Composting Bin

Compost Bins

Planet Natural offers a large selection of bins and tumblers designed for home and garden use that are practical, functional and efficient.

Best Composter
for Home & Garden

Enclosed Bins

Composting at its most basic. Made of recycled black plastic, so there’s nothing to rot or rust.

Best For: Growers with limited space. Neat appearance and low cost make this the most popular composter available. Ideal for kitchen scraps and a limited amount of yard waste (11cf).

Advantages: Low maintenance, for example, you don’t have to turn a holding unit. Lid keeps rain off the contents and helps deter animals. Black color absorbs heat – enhancing the decomposition process.

Downsides: Low maintenance means the process can take longer. Composting can take from six months to one year using this kind of container. Decomposition can occur quickly if aerated.

Purchase a kitchen pail or crock from Planet Natural and there’s no need to run out to the pile after each meal – just lift the lid and toss-in table scraps. They’re fitted with activated carbon filters to eliminate odors and look great too!

Rolling Bins

As the name implies, a rolling bin can be rolled to your yard waste, loaded up and then rolled away. A quick tumble every day or two mixes and aerates the pile, eliminating the need to aerate with a pitchfork or aerating tool.

Best For: Homeowners and others with sufficient space. Eliminates unsightly refuse piles and can be rolled out of sight when not in use. Use to recycle yard clippings and vegetable scraps. Ideal for an average sized yard or garden (13.5cf).

Advantages: Low maintenance, plus they make aerating the pile easy. Lid keeps rain off the contents and helps deter animals. Made of recycled plastic and easy to assemble. The spherical shape maximizes heat retention for faster decomposition.

Downsides: Fully loaded bins can become heavy and difficult to roll.


One notch up on the evolutionary scale from the spherical and enclosed bins, compost tumblers are designed so that they turn their contents easily.

Best For: Homeowners with limited space that are willing to invest in a tumbling system. Neat appearance and quick composting times make these units a popular choice.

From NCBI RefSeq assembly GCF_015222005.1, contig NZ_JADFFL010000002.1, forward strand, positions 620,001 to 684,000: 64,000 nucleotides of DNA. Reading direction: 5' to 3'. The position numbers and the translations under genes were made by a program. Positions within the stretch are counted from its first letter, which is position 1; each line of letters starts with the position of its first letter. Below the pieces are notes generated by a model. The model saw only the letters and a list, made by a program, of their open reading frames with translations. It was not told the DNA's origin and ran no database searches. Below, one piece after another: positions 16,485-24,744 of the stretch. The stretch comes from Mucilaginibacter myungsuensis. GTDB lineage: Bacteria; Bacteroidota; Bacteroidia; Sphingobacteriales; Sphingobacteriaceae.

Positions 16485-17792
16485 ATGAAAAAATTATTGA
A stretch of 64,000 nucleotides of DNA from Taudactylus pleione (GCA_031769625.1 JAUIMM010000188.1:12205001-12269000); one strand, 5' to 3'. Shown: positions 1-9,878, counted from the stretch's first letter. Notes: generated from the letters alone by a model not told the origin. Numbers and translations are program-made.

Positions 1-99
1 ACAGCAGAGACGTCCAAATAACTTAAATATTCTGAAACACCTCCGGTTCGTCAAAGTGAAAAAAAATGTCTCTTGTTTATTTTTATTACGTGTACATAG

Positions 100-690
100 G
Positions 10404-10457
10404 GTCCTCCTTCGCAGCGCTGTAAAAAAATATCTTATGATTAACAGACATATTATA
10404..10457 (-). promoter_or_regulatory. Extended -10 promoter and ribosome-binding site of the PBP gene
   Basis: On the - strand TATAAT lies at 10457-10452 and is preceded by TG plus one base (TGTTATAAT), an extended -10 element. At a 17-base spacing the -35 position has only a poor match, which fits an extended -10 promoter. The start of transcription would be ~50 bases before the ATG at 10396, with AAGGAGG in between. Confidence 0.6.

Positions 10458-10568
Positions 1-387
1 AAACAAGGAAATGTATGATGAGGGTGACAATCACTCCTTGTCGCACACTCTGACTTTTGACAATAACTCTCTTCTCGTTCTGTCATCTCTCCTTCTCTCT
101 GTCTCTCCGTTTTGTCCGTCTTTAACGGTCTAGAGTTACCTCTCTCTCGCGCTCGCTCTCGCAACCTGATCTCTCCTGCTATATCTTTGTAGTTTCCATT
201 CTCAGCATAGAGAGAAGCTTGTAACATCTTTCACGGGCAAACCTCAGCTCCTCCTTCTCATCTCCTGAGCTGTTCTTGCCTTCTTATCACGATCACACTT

Advantages: Energy-efficient design is relatively easy to aerate. Supplies bacteria with the oxygen it needs and consequently speeds up decomposition. Available in various sizes, small to large. Lid keeps rain off the contents and helps deter animals. Drums usually sit off the ground — less bending!

Downsides: Once these units are full and the decomposition process begins, you have to wait before adding additional materials.

With the right composting equipment turning table scraps into valuable vermicompost is a cinch! Planet Natural supplies everything you need to get started: worms, a container and “bedding.” Plus books that tell you just how to do it. Now let’s rot!

Worm Bins

Using redworms to compost is a convenient way to dispose of kitchen scraps and turns them into a rich, organic soil conditioner known as worm castings. If you supply the right ingredients and care, your worms will thrive!

Best For: Homeowners and apartment dwellers with limited space. Use to convert kitchen scraps into rich, crumbly castings and worm tea, a nutrient-rich liquid fertilizer.

Advantages: Worm bins can be located anywhere from under the kitchen sink to outdoors or in your garage. Once up and running they require very little maintenance. Stacking tray design allows the worms to “eat their way up” to their food, leaving their nutrient dense castings behind.

Downsides: Temperatures need to be considered. Ideally a worm bin should be located in an area where the temperatures are between 40-80˚F. In cold climates, bring your bin inside during the winter to avoid freezing. In hot climates, keep it wet and cool. On occasion, unpleasant odors may waft from the container when it’s overloaded with table scraps. If this occurs, stop adding food until the redworms have had a chance to break down what is left in the bin.

Alternatives to Bins

Heaps or Piles

The lazy man’s entrée into composting. If you don’t want to build or purchase a bin, simply start heaping your organic materials in a corner of the yard.

Best For: People with adequate outdoor space and who are willing to invest time — if not in building a bin — then in turning their heap or pile.

Downsides: If not properly aerated, heaps can take a long time to decompose. Since they are not enclosed, they can also attract pests if you’re not careful.

Click on Step-By-Step Instructions to Build a Compost Pile for more information.

Pit Composting

Uses shallow pits dug in the ground as opposed to above-ground structures. The pit should be no less than 18 inched deep, 3 feet wide and any length. This method produces high temperatures and relatively quick decomposition.

Best For: People who want to contain and shelter the compost pile. Minimal investment is required, except for time.

Downsides: Requires regular maintenance or anaerobic conditions can take over quickly due to poor ventilation. Only small amounts of organic waste can be used at one time.

Learn more about here.

Sheet Composting

Definitely an activity that’s best done in the fall. Simply put, you place a thin layer of raw materials, such as leaves, and incorporate by raking it into the soil of your garden. Over the course of the winter, the material will break down into “garden gold.”

Best For: People with large gardens who aren’t afraid to experiment.

Downsides: Using your garden as your “bin” means tying up the nitrogen which your plants normally would use. That means you have to do this in the fall when your garden is fallow.

Visit the University of Illinois Extension for more about the benefits and concerns of .

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